Washington, DC — For one afternoon, the residence of the British ambassador to the United States turned into a showplace for vintage Bentley automobiles.
It also became a way station for a stalwart cadre of Bentley classic owners from the United Kingdom, Australia and the U.S. who drove their ancient — and a few modern — Bentleys through seven states, starting in New Orleans and ending in Baltimore on May 20.
Amazingly, the drivers and their partners, many of them spouses, said their Bentleys — at least five were 92, 93 and 94 years old from 1923, 1924 and 1925 — performed flawlessly. They reported one minor accident that bent a fender and a snapped U-joint or two on the propeller shaft of another car.
Many of the owners were similarly vintage, in their 60s and 70s, obviously well off enough to afford the cost of shipping their cars long distances over oceans. It was less expensive but no less daunting for American owners. One from California estimated that the tour cost him $12,000. The event was organized by the Bentley Drivers Club of the UK. There were 30 Bentleys in all, including a flawless 2010 Azure convertible with just 10,000 miles on the odometer. No doubt those drivers traveled more comfortably than Vera Forsyth and Morris Avent of Bath, England, who made the trip in Avent’s 1925 Model 3 roadster.
The trip took a month and covered about 2,500 miles. Participants did not caravan but met each evening at the same accommodations. It was the fifth such tour organized by the UK Drivers Club — this one through the southeastern U.S. Earlier trips went through other areas of the country.
For the British Embassy in Washington, it would not do for the Bentley aficionados to pass so close without recognition. So the participants and their cars were invited to the residence of Ambassador Kim Darroch on Massachusetts Avenue in Northwest D.C., which informally is called Embassy Row.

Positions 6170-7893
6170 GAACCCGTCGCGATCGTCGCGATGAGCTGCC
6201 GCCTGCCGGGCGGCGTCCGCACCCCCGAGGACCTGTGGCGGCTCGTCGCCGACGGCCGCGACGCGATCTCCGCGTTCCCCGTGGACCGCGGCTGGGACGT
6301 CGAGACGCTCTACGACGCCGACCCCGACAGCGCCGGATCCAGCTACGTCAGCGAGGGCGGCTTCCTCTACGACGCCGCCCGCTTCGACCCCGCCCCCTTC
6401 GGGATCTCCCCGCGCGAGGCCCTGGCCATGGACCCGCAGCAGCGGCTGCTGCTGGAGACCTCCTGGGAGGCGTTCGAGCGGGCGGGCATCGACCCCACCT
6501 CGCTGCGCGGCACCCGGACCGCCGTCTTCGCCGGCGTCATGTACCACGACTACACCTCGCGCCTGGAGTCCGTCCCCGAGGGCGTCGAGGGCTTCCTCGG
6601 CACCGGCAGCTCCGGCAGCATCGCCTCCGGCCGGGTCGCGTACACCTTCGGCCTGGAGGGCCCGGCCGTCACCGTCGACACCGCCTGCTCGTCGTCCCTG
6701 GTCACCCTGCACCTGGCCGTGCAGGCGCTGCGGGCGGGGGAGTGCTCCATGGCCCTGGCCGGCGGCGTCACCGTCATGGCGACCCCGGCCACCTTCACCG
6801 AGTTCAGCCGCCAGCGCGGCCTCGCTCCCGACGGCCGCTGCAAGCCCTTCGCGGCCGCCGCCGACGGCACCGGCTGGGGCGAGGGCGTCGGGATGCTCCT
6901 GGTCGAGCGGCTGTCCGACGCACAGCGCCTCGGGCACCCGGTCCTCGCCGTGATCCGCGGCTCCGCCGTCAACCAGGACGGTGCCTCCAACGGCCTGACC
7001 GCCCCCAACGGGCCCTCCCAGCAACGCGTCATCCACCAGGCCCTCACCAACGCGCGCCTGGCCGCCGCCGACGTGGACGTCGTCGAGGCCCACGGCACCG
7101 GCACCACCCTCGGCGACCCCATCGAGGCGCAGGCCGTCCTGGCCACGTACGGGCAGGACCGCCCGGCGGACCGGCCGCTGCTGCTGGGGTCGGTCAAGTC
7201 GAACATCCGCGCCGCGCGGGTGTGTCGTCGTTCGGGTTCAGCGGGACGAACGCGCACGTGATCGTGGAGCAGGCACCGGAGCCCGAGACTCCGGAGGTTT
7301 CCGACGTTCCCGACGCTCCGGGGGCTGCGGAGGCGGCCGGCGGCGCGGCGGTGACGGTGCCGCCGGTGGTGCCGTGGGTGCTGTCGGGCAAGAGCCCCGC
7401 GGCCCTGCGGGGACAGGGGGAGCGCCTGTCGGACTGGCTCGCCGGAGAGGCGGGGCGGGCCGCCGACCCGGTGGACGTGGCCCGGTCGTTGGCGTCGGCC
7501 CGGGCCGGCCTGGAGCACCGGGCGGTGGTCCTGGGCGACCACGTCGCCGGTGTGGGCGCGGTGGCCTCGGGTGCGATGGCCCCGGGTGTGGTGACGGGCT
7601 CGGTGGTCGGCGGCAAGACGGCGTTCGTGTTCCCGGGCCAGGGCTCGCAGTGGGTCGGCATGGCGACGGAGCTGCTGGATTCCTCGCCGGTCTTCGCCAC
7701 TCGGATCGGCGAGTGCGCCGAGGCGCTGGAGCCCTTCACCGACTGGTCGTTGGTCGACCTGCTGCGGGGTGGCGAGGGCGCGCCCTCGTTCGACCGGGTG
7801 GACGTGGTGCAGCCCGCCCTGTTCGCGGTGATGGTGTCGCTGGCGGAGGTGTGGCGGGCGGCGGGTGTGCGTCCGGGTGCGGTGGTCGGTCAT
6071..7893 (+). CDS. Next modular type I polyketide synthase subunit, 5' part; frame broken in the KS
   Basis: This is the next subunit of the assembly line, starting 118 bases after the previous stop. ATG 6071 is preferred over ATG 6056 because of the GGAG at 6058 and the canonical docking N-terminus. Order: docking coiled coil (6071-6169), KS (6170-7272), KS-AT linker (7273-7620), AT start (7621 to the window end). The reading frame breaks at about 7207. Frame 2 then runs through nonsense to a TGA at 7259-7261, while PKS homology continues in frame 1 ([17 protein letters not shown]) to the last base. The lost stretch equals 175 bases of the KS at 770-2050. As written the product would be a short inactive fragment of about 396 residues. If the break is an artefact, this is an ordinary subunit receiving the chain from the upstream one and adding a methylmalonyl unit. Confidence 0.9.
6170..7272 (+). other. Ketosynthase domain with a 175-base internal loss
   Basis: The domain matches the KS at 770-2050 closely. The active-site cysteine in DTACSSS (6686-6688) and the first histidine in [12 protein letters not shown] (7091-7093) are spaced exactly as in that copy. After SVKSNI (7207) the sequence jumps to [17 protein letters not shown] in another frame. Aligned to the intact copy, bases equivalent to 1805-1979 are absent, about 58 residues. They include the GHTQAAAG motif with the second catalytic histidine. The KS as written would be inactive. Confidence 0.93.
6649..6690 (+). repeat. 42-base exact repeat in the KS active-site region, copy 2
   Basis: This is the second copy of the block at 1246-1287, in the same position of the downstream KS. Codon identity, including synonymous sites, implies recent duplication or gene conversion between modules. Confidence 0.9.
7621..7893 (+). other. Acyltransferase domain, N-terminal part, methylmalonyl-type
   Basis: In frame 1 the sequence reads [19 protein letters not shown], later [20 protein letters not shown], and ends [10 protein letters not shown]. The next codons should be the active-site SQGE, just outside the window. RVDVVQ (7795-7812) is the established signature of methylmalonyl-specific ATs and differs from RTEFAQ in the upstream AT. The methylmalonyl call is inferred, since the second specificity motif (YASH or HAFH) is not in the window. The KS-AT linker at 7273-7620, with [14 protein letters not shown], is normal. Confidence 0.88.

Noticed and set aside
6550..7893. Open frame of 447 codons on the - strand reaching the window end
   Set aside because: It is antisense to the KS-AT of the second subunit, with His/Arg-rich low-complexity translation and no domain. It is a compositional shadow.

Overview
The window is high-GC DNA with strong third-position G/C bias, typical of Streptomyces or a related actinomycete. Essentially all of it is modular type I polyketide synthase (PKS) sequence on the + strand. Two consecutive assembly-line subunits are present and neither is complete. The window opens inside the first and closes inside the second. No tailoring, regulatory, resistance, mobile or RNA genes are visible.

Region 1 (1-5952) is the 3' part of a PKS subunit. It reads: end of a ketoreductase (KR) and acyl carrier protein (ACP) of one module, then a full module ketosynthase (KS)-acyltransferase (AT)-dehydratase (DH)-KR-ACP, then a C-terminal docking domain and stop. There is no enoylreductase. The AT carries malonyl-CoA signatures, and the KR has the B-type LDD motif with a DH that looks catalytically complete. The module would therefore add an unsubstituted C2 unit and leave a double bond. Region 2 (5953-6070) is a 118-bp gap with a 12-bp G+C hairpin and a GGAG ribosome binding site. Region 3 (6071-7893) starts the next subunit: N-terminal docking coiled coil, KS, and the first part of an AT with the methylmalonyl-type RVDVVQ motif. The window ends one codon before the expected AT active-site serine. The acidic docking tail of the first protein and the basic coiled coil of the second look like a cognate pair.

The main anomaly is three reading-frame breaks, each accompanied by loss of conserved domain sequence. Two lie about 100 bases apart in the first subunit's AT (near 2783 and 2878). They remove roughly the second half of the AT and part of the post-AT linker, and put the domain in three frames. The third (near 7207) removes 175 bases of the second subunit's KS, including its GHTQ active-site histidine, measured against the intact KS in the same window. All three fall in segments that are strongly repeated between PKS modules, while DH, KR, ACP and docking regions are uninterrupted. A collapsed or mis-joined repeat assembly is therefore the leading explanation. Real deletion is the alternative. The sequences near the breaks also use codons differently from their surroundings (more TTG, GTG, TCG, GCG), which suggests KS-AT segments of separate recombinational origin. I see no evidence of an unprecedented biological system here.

The gathering and reception started in late afternoon, smack in the middle of rush hour. Traffic on Embassy Row stopped as the vintage Bentleys made their way through security onto the residence grounds.
Inside the cars were arrayed on the lawn and in courtyards while their owners attended a reception in the residence where they sipped tea, champagne and Pimm’s, a mildly alcoholic traditional British cocktail, and nibbled on finger sandwiches and scones.
The residence resembles a castle with ornate rooms festooned with artwork, magnificent staircases and classical furnishings. Manicured gardens surround the residence — not unlike the homes of royalty in the UK.
Ambassador Darroch and wife Vanessa mingled with the guests and wandered among some of the vintage Bentleys. In a brief talk, Darroch confessed that his first car way back was a Triumph Herald. He said that although he did not own a Bentley, he now had become a user — from the back seat with a chauffeur.
Of the Bentley marque, Darroch quoted Winston Churchill as saying that he was a man of simple tastes, “easily satisfied with the best.” It was a certain applause line.
1938 Bentley 8-Litre
Photos (c) Frank A. Aukofer